When Killer Boys Grow Up

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In 1993, a mall security camera captured a shaky image of two 10-year-old boys leading a much smaller boy out of a Liverpool, England, shopping center. The boys lured James Bulger, 2, away from his mother, who was shopping, and led him on a long walk across town. The excursion ended at a railroad track. There, inexplicably, the older boys tortured the toddler, kicking him, smearing paint on his face and pummeling him to death with bricks before leaving him on the track to be dismembered by a train. The boys, Jon Venables and Robert Thompson, then went off to watch cartoons.

Today the boys are 18-year-old men, and after spending eight years in juvenile facilities, they have been deemed fit for release--probably this spring. The dilemma now confronting the English justice system is how to reintegrate the notorious duo into a society that remains horrified by their crimes and skeptical about their rehabilitation. Last week Judge Elizabeth Butler-Sloss decided the young men were in so much danger that they needed an unprecedented shield to protect them upon release. For the rest of their lives, Venables and Thompson will have a right to anonymity. All English media outlets are banned from publishing any information about their whereabouts or the new identities the government will help them establish. Photos of the two or even details about their current looks are also prohibited.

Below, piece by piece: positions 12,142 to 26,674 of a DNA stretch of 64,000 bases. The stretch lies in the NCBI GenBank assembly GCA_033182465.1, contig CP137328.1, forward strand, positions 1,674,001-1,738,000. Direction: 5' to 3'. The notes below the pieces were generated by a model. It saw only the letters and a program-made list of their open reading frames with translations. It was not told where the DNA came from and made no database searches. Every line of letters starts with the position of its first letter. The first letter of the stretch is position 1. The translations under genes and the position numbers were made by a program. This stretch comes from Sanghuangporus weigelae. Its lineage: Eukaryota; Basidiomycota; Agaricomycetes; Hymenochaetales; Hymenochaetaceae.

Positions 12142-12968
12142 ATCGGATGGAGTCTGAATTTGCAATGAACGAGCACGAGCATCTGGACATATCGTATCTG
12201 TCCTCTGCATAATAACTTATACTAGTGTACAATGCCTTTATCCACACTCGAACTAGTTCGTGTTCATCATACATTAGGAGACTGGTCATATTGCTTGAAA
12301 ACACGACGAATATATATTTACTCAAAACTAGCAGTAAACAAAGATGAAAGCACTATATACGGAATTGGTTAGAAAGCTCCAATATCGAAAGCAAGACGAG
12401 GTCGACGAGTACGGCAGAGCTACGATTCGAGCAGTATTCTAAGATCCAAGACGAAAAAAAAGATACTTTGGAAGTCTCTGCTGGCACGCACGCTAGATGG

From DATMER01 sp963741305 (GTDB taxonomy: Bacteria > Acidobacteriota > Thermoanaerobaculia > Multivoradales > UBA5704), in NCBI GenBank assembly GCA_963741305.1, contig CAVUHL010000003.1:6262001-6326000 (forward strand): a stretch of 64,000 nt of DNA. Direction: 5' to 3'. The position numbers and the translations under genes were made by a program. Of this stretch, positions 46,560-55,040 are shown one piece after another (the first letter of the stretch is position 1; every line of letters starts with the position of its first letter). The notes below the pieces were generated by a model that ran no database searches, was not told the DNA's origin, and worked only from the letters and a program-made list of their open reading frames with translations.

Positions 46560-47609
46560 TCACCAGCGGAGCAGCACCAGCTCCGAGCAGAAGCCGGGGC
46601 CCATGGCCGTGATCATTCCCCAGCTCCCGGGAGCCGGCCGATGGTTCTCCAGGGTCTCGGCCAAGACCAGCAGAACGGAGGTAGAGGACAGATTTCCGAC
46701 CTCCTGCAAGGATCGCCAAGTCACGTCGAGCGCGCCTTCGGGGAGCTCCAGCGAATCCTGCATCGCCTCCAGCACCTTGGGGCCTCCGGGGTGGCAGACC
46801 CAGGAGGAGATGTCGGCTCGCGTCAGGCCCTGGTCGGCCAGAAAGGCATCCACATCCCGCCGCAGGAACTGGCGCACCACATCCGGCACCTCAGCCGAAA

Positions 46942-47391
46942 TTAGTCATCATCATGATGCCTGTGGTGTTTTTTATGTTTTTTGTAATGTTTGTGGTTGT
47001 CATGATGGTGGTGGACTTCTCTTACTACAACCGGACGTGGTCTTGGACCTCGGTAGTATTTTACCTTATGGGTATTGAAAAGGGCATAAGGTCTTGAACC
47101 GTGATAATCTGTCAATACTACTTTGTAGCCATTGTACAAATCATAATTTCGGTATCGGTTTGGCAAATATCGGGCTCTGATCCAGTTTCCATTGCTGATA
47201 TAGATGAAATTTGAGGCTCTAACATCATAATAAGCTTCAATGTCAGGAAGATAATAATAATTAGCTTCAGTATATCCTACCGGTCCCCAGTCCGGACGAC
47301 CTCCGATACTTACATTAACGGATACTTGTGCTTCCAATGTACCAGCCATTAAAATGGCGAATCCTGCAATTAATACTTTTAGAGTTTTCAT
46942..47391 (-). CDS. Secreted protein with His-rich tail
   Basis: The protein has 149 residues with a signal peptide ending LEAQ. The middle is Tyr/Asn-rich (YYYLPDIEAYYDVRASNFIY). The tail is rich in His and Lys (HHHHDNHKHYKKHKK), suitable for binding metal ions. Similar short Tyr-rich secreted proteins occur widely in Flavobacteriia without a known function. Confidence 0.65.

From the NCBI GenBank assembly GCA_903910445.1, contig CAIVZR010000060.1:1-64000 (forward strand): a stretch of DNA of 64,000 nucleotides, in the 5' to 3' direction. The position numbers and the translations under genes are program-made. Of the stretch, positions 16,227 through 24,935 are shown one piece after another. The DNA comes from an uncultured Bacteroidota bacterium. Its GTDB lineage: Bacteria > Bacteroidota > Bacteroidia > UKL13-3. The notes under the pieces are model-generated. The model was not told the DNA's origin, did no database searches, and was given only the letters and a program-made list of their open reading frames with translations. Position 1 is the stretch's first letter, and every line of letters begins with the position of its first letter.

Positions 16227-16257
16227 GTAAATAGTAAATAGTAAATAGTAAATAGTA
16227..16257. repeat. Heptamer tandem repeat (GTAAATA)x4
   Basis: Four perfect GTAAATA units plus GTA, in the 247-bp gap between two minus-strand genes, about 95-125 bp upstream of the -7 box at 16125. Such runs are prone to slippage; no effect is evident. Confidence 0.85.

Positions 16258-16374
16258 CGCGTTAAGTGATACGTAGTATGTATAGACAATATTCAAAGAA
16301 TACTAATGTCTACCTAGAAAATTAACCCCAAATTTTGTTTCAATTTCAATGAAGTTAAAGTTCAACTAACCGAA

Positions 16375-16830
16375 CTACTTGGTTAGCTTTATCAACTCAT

In the U.S., which is harder on juvenile criminals than England, such a ruling seems inconceivable. "We're clearly the most punitive in the industrialized world," says Laurence Steinberg, a Temple University professor who studies juvenile justice. Over the past decade, the trend in the U.S. has been to allow publication of ever more information about underage offenders. U.S. courts also give more weight to press freedom than English courts, which, for example, ban all video cameras.

But even for Britain, the order is extraordinary. The victim's family is enraged, as are the ever ravenous British tabloids. "What right have they got to be given special protection as adults?" asks Bulger's mother Denise Fergus. Newspaper editorials have insisted that citizens have a right to know if Venables or Thompson move in next door. Says conservative Member of Parliament Humfrey Malins: "It almost leaves you with the feeling that the nastier the crime, the greater the chance for a passport to a completely new life."

But perhaps Venables and Thompson have earned that chance. Both have expressed remorse for their crime and have spent years in intensive counseling. Plus, Judge Butler-Sloss based her decision on some very real threats facing the two. Bulger's father vowed just last October to "try my best to hunt them down." The British tabloids would like to do the same.

In the only other remotely similar case, another British child murderer, Mary Bell, was granted anonymity in 1984--but only to protect her infant daughter. To date, Bell's whereabouts remain unknown, and she has not returned to her old ways. She did, however, receive an undisclosed sum for a book on her life story.